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Yen Drops as BOJ Says to Specify Bond-Buying Plan Next Month - BLOOMBERG

JUNE 14, 2024

BY Yumi Teso and Aya WagatsumaBloomberg News

<p>The yen slumped as much as 0.6% to 157.89 versus the dollar. </p>, Bloomberg

The yen slumped as much as 0.6% to 157.89 versus the dollar. 

, Bloomberg

(Bloomberg) -- The yen weakened and Japanese sovereign bonds surged after the central bank said it would reduce debt purchases but delayed providing details until its next policy meeting. 

The Bank of Japan of Japan’s Governor Kazuo Ueda said later that the cuts would be “substantial.” The yen weakened as much as 0.8% to 158.26 versus the dollar before trimming some of the losses. Benchmark 10-year bonds rose, sending yields as low as 0.915% while futures on the securities surged the most since late December. 

Swaps market pricing shows traders paring bets for a rate hike by the BOJ next month. Ueda said at post-decision news conference that the bank could lift rates in July if economic conditions warrant.

Monetary policy was left unchanged, as expected, but investors had been primed for more news on bond purchases, expecting the BOJ to disclose the amount of cuts for its regular operations. The central bank’s announcement today may cap increases in debt yields but the gap between Japanese and US bond yields remains wide for now, weighing on the nation’s currency.

“The market is definitely not taking it as a step in the right direction, judging from the immediate reaction in the yen,” said Andrew Jackson, head of Japan Equity Strategy at Ortus Advisors Pte. The BOJ needs to cut back on its JGB purchases faster than it’s signaled, and if they don’t and continue with currency intervention that’s a “huge, unnecessary waste of money,” which is “like a robbing from Peter to pay Paul situation,” he said.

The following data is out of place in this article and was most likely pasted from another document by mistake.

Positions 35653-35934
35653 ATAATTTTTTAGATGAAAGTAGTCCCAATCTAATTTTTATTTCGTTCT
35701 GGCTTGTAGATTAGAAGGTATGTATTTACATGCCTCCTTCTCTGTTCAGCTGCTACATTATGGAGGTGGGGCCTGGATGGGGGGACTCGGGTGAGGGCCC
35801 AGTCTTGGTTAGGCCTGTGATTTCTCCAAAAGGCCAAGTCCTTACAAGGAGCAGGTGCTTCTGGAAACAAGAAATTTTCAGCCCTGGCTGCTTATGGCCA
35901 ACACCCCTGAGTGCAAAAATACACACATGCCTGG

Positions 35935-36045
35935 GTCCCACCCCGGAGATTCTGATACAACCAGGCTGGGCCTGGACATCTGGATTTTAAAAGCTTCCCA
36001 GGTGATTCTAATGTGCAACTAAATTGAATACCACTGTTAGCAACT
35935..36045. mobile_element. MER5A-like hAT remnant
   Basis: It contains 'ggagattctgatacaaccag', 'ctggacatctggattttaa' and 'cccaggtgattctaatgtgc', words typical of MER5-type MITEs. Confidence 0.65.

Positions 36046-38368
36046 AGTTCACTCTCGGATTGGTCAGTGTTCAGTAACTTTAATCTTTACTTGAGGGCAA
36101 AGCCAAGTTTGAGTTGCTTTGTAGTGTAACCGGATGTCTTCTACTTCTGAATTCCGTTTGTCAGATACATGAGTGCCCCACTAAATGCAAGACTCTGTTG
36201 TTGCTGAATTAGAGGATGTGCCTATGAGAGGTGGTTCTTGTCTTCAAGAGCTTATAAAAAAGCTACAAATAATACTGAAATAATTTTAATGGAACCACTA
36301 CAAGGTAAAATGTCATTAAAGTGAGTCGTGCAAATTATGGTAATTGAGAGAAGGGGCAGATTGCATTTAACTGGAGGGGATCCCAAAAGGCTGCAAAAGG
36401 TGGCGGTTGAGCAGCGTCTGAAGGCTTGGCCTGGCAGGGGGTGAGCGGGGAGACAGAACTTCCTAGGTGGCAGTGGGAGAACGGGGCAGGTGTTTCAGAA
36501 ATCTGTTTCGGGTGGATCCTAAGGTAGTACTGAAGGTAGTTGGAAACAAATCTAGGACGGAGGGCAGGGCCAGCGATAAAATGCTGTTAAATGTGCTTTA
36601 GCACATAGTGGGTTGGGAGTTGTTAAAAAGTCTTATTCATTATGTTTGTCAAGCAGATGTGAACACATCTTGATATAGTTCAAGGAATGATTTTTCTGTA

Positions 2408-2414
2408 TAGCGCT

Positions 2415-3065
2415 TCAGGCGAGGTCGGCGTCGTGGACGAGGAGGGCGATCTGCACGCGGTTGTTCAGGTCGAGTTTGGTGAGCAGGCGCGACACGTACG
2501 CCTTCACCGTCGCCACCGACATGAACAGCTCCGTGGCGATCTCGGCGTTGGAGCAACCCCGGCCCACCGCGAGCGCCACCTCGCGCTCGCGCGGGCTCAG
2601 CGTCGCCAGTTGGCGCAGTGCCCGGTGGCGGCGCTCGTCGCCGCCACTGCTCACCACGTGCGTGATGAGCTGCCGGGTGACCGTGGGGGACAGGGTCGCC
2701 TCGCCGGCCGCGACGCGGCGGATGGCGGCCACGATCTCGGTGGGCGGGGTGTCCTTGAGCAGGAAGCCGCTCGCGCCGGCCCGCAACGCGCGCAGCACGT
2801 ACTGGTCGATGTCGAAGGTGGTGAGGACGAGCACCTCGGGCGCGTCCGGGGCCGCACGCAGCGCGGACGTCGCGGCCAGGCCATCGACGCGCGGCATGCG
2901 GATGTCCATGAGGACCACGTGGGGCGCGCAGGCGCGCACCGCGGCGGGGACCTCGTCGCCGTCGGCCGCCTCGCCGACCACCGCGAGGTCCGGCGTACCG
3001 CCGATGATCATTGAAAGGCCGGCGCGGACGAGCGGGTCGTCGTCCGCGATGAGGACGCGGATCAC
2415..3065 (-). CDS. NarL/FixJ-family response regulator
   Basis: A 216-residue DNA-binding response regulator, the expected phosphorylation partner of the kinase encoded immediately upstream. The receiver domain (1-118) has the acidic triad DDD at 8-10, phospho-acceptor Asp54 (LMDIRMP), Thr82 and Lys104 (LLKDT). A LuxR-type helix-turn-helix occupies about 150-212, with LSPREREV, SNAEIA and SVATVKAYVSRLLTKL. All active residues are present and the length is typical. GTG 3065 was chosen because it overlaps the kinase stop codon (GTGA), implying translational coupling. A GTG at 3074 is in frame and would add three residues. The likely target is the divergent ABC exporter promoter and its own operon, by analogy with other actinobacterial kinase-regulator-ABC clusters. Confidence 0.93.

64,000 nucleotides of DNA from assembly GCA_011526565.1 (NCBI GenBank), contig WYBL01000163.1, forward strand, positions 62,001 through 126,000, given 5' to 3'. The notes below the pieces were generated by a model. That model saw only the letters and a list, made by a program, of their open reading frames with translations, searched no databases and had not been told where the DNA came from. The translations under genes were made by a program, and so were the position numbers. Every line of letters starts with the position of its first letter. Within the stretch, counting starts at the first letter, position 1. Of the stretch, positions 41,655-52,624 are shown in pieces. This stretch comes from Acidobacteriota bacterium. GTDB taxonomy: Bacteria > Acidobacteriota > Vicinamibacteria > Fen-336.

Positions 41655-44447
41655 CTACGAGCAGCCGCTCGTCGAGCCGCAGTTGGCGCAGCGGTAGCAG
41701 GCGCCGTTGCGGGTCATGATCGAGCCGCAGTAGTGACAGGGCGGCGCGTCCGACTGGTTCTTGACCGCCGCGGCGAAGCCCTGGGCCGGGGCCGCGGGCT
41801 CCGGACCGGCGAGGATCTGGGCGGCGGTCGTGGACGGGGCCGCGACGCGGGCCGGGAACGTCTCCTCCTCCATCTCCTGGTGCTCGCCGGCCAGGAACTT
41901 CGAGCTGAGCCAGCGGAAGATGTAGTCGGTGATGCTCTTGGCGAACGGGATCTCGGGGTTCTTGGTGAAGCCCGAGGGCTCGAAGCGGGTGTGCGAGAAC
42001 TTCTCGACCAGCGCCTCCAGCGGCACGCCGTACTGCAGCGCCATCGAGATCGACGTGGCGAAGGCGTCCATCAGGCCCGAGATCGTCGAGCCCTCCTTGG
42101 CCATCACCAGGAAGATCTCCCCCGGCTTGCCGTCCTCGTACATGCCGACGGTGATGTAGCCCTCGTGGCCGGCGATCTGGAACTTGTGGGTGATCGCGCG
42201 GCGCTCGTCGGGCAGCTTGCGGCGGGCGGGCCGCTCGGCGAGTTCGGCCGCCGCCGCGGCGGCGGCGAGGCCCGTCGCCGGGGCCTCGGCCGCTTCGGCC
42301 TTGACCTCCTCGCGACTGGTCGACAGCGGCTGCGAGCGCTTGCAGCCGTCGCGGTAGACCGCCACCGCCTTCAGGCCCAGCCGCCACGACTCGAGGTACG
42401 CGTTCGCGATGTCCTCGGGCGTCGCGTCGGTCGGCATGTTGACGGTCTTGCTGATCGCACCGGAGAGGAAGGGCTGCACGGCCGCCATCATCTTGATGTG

Ueda also said he wants to proceed carefully when the bank starts reducing its bond purchases, and it’s hard to say how long the reduction phase will continue. He added financial conditions remain quite accommodative.

The BOJ’s actions are “much more dovish than the market expectation of a clear reduction in the bond buying amount to be announced today,” said Alvin Tan, head of Asia FX strategy at RBC Capital Markets. “It’s not at all clear at this point if the BOJ actually decided on a specific reduction of the bond purchase amount, or it will only decide on this at the next meeting.”

Authorities have signaled they’re ready to step into the market to support the yen. Japan spent a record ¥9.8 trillion ($62.1 billion) earlier this year to prop up the yen after it fell to a 34-year low against the dollar.

Intervention Concern 

A sharp drop in the yen may spur concerns about intervention, helping to slow the move, according to Monex Inc. bond and currency trader Tsutomu Soma. 

“The dollar-yen’s gain may halt at around mid-158s,” in the next few days, “because a very fast-paced rally would lead to intervention concerns,” Soma said. “The wide yield gap may stay until the Fed delivers its interest-rate cuts, making it difficult to hold dollar-long positions versus the yen and that would mean the bias remains for the yen to remain weak.”

The yen is the weakest among Group-of-10 currencies against the greenback so far this year, tumbling more than 10%, as the Federal Reserve refrains from cutting its benchmark interest rate amid resilient economic growth and sticky inflation. Fed officials penciled in just one interest-rate cut this year and forecast more cuts for 2025 as they voted unanimously to keep the benchmark rate earlier this week. 

(Updates prices and adds Governor Ueda’s comments from press conference.)


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